For the 2022 guide, which can be accessed for free at princetonreview.com/green-guide, the Princeton Review named 420 schools as Green Colleges based on administrator surveys and STARS (Sustainability Tracking, Assessment, & Rating System) ratings. Survey topics ranged from clean energy career preparation to campus initiatives and solar-powered facilities.
To generate this year’s list of top-performing schools, Princeton Review editors analyzed more than 25 survey data points to tally Green Rating scores for the schools on a scale of 60 to 99. Data comes from a range of areas from University operations and student life, to sustainability in academics and food and beverage purchasing (see the full list of data points used here).
Colleges that earned a Green Rating of 80 or higher made it into the guide. Of the 420 schools selected in 2022, 391 are in the U.S., 26 in Canada, one in Ecuador, one in Egypt, and one in Greece. The schools are listed alphabetically in the guide and not ranked overall from 1 to 420.
“Given the sobering indicators of climate change and global calls to prioritize sustainability, we are pleased to shine a light on these schools and recommend them for their exceptional commitment to the environment,” said Rob Franek, editor in chief of The Princeton Review.
Franek also noted that 78% percent of the 11,133 college applicants responding to the company’s 2021 College Hopes & Worries Survey said that having information about a college’s commitment to the environment would affect their decision to apply to or attend a school. That figure was a 12% increase over the 66% of applicants who indicated such in 2020.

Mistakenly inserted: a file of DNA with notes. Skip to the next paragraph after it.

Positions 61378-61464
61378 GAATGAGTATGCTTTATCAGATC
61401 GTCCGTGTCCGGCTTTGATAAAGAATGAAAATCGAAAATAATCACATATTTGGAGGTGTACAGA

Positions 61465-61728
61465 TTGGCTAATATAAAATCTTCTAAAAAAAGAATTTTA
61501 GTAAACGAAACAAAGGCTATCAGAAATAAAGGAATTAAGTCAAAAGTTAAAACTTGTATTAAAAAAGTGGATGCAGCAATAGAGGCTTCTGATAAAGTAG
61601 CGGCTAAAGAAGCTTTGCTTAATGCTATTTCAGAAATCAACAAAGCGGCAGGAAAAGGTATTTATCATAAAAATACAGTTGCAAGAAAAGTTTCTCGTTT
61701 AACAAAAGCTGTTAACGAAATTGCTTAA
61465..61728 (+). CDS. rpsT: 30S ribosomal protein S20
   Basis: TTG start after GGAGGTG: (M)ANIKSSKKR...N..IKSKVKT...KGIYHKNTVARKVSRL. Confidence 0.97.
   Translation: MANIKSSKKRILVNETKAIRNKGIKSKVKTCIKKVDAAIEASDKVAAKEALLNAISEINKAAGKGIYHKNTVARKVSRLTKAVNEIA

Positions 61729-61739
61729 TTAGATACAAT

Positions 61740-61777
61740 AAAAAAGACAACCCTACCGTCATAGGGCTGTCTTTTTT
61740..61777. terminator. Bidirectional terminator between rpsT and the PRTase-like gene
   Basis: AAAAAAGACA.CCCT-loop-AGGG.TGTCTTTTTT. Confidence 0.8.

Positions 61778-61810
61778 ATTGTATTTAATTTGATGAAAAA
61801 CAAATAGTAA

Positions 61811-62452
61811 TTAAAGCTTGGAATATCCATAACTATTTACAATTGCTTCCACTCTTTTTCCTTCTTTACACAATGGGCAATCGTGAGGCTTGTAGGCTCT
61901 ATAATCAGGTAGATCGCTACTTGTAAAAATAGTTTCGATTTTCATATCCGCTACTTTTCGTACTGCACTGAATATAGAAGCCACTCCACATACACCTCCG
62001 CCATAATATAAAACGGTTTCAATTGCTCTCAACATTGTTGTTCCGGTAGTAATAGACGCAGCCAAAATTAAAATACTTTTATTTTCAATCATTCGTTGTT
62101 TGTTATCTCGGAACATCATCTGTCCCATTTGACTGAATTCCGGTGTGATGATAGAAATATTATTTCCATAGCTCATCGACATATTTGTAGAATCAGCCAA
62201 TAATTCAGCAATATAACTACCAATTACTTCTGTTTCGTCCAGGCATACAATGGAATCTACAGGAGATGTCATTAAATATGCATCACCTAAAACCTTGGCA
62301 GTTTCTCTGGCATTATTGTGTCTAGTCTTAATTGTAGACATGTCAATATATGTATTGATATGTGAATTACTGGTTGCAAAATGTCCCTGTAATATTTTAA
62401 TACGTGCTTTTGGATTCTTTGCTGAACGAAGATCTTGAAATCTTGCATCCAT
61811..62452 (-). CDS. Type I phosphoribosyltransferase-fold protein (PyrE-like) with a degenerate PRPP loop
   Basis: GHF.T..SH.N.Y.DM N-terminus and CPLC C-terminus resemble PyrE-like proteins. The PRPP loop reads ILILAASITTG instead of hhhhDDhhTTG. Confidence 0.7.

The colleges featured in the guide include information on each school’s use of renewable energy, recycling and conservation programs, and career guidance for green jobs. The profiles also include information on the schools’ admission requirements, cost, and financial aid.
“Being named a Green College once again is especially poignant and timely this year because our students are increasingly calling for urgent attention to issues of climate justice, systems fragility, and integration of more forward-thinking and resilient plans for the future,” says HSU sustainability analyst Katie Koscielak. “As we grow, I hope our sustainability leadership will become even more vibrant, making HSU a top university for students seeking expert training in all the intersectional and multi-disciplinary issues of sustainability.”
HSU has long been a premier institution offering robust experiences and training for students interested in sustainability, primarily driven by student activism and leadership. In 1987, HSU students took it upon themselves to create the Graduation Pledge of Social and Environmental Responsibility, which has become a tradition and been adopted by many universities across the nation. Faculty have consistently and increasingly met the needs of students by incorporating sustainability topics and case studies into hundreds of classes. HSU was also the first public university in California to ban the sale of single-use plastic water bottles on campus, after students waged a successful campaign called Take Back the Tap. The Humboldt State University Foundation led their peers across the nation by divesting from fossil fuels after a successful student advocacy campaign in 2013. HSU has been recognized twice by the Association for the Advancement of Sustainability in Higher Education for earning a STARS Gold rating. And most recently, the campus has set goals to earn a STARS Platinum rating, an elusive and exemplary status that no other CSU campus has yet to achieve.